If you like this or have any other ideas, please share your thoughts!!
Dr. Erica Warren is the author, illustrator and publisher of multisensory educational materials at Good Sensory Learning and Dyslexia Materials.  She is also the director of Learning to Learn and Go Dyslexia, in Ossining, NY.  To learn more about her products and services, you can go to https://godyslexia.com/www.goodsensorylearning.comwww.dyslexiamaterials.com & www.learningtolearn.biz  
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Saturday, February 9, 2013

Learning Center Ideas: Free, Fun Phonics Activities


It’s wonderful when giggles of joy and excitement ring through the classroom as young students eagerly learn the skills needed to be proficient readers.   Learning centers or reading centers are often the place where this can happen, but the trick to tickling your students attention often lies in multisensory, interactive activities or games.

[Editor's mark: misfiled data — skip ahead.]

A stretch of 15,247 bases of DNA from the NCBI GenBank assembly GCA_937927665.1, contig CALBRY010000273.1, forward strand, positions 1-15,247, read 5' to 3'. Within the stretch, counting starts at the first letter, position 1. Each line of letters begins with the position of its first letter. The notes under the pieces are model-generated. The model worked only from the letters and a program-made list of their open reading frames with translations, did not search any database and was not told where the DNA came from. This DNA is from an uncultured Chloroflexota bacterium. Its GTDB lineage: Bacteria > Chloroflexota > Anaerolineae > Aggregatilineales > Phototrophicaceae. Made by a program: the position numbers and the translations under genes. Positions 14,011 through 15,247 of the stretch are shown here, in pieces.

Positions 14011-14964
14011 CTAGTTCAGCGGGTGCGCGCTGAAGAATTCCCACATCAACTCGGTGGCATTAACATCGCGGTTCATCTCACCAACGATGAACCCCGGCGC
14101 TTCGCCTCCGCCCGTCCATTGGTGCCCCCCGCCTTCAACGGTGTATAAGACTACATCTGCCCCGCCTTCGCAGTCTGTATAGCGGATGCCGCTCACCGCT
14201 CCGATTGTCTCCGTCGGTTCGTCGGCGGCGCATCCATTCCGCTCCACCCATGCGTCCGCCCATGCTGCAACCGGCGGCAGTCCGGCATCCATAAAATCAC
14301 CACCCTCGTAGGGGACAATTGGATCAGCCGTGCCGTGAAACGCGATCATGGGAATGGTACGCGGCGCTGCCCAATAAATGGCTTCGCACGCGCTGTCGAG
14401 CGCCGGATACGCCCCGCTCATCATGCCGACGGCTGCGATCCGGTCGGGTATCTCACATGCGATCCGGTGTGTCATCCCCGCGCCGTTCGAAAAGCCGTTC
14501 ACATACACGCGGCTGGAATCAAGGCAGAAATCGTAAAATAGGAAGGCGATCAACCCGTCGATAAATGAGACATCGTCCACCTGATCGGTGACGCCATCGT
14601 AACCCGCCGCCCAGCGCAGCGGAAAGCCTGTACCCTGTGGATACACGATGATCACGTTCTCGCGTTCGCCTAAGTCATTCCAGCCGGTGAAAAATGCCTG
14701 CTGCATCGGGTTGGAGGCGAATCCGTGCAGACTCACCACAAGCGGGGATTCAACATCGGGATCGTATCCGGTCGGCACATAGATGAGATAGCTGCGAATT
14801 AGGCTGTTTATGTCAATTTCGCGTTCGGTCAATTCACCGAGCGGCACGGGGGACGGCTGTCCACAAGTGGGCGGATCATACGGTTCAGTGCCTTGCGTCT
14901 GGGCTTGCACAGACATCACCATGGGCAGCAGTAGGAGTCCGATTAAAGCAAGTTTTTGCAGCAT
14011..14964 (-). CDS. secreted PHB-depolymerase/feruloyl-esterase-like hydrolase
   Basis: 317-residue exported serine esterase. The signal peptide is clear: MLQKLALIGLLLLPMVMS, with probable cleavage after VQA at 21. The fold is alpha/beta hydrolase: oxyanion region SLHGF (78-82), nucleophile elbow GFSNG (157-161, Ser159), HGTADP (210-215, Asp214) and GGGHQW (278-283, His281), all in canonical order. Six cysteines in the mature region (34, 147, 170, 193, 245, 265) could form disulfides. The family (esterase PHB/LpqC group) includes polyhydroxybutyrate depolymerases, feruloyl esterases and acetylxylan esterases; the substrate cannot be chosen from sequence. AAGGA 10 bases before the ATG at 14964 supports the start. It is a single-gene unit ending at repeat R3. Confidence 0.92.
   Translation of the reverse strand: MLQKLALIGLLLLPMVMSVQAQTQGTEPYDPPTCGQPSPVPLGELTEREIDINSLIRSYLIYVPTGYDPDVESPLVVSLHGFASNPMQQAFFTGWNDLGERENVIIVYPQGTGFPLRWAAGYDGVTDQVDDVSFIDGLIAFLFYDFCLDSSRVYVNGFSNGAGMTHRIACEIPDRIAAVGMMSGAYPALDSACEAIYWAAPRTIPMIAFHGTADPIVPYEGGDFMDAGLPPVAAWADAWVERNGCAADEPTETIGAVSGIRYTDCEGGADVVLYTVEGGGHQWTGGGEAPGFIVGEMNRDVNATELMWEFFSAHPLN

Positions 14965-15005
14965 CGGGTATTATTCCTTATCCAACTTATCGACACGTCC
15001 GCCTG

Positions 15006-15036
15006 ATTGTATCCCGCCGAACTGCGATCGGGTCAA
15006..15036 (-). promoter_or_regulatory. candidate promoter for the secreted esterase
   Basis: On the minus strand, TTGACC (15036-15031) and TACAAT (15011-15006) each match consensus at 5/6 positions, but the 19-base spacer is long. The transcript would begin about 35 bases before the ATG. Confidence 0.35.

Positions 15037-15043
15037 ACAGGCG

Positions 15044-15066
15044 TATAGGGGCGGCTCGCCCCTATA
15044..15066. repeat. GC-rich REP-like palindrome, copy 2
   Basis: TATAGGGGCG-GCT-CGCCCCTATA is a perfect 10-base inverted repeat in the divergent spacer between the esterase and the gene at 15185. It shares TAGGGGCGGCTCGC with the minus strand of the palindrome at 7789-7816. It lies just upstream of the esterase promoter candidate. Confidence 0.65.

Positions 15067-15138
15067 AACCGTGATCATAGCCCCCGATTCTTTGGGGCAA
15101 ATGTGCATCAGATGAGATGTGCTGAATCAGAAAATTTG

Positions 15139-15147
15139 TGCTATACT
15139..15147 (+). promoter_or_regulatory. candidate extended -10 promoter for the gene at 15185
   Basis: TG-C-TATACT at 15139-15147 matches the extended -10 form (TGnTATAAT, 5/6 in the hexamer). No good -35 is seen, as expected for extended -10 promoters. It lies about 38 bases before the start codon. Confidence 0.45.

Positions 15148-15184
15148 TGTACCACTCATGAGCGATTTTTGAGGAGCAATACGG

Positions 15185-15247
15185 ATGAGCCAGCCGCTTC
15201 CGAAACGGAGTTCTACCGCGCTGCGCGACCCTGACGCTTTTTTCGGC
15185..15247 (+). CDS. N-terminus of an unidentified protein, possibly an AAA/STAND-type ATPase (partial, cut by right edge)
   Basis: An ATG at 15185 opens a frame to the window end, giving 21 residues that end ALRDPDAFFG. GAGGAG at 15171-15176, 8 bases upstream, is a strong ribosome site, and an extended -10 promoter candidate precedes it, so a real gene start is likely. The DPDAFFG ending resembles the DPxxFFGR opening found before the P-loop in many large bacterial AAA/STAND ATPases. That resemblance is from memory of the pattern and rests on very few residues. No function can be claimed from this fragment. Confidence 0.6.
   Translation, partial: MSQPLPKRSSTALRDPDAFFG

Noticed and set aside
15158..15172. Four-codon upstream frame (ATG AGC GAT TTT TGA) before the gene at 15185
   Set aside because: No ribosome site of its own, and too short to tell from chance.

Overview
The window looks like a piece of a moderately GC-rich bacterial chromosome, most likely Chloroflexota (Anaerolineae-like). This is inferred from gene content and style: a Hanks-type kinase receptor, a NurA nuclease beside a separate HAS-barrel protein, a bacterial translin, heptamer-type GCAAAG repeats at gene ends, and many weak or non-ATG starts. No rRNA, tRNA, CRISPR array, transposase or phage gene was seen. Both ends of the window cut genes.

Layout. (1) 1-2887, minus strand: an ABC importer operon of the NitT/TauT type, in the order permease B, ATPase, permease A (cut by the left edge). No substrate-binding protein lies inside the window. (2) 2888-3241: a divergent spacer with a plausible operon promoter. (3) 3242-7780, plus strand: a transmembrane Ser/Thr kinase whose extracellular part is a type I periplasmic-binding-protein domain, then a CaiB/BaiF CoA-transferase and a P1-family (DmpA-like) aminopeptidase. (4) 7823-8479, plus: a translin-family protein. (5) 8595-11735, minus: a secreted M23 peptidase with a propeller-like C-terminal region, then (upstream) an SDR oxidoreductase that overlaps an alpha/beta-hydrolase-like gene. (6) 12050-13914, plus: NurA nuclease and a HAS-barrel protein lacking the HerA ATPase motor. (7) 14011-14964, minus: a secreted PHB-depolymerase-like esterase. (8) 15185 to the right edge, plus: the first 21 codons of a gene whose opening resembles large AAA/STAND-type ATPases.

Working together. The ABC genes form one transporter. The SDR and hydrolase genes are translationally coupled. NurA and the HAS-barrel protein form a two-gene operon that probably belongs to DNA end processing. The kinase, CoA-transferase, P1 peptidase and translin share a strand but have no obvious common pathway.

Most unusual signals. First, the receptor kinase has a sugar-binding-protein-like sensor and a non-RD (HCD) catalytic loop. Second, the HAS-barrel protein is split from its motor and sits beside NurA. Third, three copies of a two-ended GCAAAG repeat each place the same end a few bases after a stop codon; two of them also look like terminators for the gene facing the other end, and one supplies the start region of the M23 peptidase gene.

Here is a fun phonemic awareness activity I designed that you can make with old recycled pill or vitamin containers and other common household goods.  It’s a wonderful learning center idea that will help students blend phonics sounds into words.



   1)   Collect and clean old vitamin or pill containers. I like to use the clear, colorful ones.
   2)   Decide upon the playing pieces.  I use a 1 inch hole puncher with thick cardstock, large lima beans, or wooden craft discs. 
   3)   Place consonants, blends, digraphs, word endings or more onto both sides of the playing pieces.  I like to color code the pieces to match the color of the container so that clean up is quick and easy.
   4)   Label the containers as illustrated or as you like.

     How to play (2-4 players):